China announced new tariff cuts on September 26, with a view to further lowering costs for manufacturers and consumers.
Together with the reductions announced earlier this year, China’s tariff cuts should lower import costs by RMB 60 billion (8.73 USD) in 2018.
The latest round of tariff cuts will go into effect on November 1, 2018 and will reduce tariffs on 1,585 taxable items.
Items affected by the tariff cuts include: machinery, textiles, paper products, and construction materials.
According to a statement released by the State Council, significant tariff reductions include:
- Electronic equipment and other industrial products reduced from 12.2% to 8.8%
- Textiles and building materials reduced from 11.5% to 8.4%
- Paper and other resource products reduced from 6.6% to 5.4%
Compared to the last two rounds of significant tariff cuts, which mainly targeted consumer goods, this round lays greater emphasis on industrial products and materials often used for manufacturing.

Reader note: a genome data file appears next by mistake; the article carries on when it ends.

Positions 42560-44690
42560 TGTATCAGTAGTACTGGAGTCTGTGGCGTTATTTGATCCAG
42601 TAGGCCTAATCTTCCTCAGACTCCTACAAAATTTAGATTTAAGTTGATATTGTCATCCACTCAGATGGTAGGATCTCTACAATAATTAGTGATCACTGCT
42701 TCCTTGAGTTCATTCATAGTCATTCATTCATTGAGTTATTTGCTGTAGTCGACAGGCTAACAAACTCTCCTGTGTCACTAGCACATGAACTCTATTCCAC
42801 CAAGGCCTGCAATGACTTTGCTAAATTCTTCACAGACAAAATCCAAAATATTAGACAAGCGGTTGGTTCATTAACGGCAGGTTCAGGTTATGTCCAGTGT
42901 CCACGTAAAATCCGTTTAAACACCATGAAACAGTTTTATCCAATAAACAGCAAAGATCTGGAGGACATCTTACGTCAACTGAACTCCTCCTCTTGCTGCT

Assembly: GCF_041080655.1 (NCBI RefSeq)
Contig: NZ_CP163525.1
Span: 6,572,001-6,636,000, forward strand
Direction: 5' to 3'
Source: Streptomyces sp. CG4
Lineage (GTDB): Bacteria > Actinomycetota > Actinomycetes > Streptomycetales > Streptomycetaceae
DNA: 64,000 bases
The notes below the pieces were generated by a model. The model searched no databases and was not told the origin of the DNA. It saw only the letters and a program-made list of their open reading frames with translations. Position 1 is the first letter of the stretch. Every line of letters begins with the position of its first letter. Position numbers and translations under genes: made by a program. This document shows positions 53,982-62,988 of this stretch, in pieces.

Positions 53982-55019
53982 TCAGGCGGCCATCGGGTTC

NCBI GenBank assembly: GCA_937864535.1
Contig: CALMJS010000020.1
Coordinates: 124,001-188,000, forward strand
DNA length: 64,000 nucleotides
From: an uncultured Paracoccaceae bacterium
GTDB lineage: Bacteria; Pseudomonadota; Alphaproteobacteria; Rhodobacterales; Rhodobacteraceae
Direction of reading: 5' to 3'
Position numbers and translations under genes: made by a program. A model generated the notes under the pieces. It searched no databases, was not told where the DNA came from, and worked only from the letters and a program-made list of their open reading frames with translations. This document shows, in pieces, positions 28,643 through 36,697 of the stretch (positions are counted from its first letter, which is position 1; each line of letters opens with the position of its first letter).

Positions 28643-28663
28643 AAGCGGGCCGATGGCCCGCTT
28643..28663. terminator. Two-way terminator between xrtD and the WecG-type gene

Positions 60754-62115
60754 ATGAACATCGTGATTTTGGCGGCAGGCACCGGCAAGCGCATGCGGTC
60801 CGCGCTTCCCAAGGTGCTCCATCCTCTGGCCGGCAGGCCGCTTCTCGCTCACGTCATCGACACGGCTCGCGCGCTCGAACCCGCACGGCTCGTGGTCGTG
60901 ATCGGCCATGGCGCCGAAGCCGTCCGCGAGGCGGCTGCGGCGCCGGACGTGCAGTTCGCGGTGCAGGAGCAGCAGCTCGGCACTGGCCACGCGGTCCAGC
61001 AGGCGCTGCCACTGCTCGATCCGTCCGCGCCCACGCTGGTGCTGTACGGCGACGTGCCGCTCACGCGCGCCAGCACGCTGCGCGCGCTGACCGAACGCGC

In fact, in the first eight months of the year, China imported 632 billion USD worth of machinery and electrical equipment. The new tariff cuts should therefore partially offset the high US tariff impositions.
The timing of these cuts falls into China’s wider supply-side reform policy. China aims to boost its domestic consumption, lower the costs of doing business in the country, and upgrade its production capabilities.
This is a continuation of tariff cuts initiated by China since last year, on a range of consumer goods.
Thus, slashing import tariffs are just the latest in a series of moves that China is making to strengthen its macroeconomic foundations. Other moves include: expanding export tax rebates, tax cuts for small and micro enterprises, tariff cuts for select countries, and regional FDI incentives.